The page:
BMW Innovates with Adaptive Cooling System For Motorcycles
BMW Innovates with Adaptive Cooling System For Motorcycles
20 Feb Technologies
Sponsored by Moto Animals

This is because BMW uses shutters that close off the grille to enhance aerodynamics when maximum cooling is not needed. Now, BMW is applying the same idea to motorcycles.


A recent BMW patent application describes a “tilting vehicle” that has a movable air-guiding device in its cooling system as reported by Cycle World.

The patent application includes illustrations that clearly show a shutter-style system located in front of the radiator of a liquid-cooled boxer twin motorcycle.

Similar to cars that use a similar system, the purpose is to provide enough cooling to support high-performance engines that are working at their maximum level, but also to improve aerodynamics when the engine is not stressed and producing less heat.

The patent identifies the issue with motorcycle radiators being mounted where they’re exposed to the most airflow possible, which creates a significant aerodynamic obstacle.


This issue is compounded by the fact that the cooling system has to be designed to handle extreme weather or performance conditions, unlike the conditions that will be encountered on a daily basis.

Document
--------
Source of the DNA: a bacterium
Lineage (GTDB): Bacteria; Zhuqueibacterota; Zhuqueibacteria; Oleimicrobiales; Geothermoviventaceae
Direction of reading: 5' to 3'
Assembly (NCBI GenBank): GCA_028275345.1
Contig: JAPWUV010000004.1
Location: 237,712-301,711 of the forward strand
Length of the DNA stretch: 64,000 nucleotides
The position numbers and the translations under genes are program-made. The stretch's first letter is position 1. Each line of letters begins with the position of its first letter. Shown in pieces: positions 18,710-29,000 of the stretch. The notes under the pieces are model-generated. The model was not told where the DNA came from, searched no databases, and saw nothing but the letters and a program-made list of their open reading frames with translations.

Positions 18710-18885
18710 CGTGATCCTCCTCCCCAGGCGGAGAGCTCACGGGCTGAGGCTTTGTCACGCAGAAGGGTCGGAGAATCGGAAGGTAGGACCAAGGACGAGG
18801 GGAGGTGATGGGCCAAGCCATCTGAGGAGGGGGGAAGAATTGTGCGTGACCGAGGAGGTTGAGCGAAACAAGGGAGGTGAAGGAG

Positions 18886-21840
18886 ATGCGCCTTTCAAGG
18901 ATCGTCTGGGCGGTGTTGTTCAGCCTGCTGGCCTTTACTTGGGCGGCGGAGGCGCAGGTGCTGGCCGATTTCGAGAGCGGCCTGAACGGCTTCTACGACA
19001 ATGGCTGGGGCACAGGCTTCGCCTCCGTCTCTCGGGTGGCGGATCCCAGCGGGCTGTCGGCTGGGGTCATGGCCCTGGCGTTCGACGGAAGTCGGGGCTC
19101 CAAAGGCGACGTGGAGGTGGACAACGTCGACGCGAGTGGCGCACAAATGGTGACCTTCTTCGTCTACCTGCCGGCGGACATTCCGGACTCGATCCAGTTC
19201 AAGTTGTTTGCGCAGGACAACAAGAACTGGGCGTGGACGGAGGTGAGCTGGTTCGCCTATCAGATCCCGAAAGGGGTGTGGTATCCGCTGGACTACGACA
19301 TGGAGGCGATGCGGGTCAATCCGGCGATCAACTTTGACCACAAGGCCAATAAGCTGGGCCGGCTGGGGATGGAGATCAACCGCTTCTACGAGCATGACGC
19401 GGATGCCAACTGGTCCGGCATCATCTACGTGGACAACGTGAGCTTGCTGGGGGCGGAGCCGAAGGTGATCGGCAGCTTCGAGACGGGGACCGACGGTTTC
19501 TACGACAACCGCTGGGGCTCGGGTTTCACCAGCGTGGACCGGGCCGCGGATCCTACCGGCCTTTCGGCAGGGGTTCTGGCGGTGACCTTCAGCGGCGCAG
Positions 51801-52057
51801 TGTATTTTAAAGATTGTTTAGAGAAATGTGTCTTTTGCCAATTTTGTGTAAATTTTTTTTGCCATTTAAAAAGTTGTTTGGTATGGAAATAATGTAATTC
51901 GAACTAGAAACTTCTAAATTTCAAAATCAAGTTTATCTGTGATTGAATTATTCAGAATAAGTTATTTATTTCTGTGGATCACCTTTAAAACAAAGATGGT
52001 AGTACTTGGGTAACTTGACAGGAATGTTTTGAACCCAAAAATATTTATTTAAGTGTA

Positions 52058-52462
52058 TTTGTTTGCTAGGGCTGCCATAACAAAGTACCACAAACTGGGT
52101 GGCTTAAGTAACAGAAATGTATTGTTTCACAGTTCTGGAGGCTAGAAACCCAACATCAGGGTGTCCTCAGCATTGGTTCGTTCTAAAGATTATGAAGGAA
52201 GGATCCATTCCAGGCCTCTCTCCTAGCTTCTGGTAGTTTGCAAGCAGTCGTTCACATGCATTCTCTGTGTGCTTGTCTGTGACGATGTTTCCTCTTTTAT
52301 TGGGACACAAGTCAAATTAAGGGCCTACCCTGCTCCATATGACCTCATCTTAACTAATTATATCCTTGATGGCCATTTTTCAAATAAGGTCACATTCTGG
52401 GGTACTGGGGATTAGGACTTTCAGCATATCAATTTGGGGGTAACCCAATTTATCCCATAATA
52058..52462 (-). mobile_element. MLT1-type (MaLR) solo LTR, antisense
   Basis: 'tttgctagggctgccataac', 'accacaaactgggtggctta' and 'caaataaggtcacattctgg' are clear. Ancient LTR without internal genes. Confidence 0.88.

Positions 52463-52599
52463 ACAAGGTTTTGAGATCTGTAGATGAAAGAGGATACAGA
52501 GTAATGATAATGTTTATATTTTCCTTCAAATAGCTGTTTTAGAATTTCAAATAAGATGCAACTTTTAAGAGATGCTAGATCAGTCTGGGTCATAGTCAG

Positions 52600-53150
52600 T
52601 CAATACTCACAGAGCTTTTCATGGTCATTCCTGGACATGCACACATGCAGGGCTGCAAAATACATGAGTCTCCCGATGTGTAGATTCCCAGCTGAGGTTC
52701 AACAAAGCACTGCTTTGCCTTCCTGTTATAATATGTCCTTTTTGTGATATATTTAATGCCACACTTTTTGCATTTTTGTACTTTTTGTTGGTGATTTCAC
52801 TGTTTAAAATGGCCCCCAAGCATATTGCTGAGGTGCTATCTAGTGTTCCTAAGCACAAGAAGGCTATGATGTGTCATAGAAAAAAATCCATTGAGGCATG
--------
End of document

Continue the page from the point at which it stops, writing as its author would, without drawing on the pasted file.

According to BMW’s patent application, “the cooling arrangement is typically designed based on the highest power requirement that can be expected, which can occur during extreme operating conditions. In everyday situations where the cooling system has lower performance requirements, it is consequently ‘oversized'”.

Most motorcycles use a radiator to cool the engine, but this can create air resistance and inefficiency. BMW has come up with a solution called “active shutters.” It’s like a venetian blind that can open or close in front of the radiator to let in more or less air, depending on how much cooling is needed.

By redirecting air around the radiator instead of through it, active shutters can reduce drag and make the motorcycle more efficient.

BMW has illustrated this idea on an adventure bike and it could be used on their new R 1300 GS boxer engine model. BMW already uses a similar system in their cars, so it should be easy to adapt it for motorcycles if it works as well as they hope.

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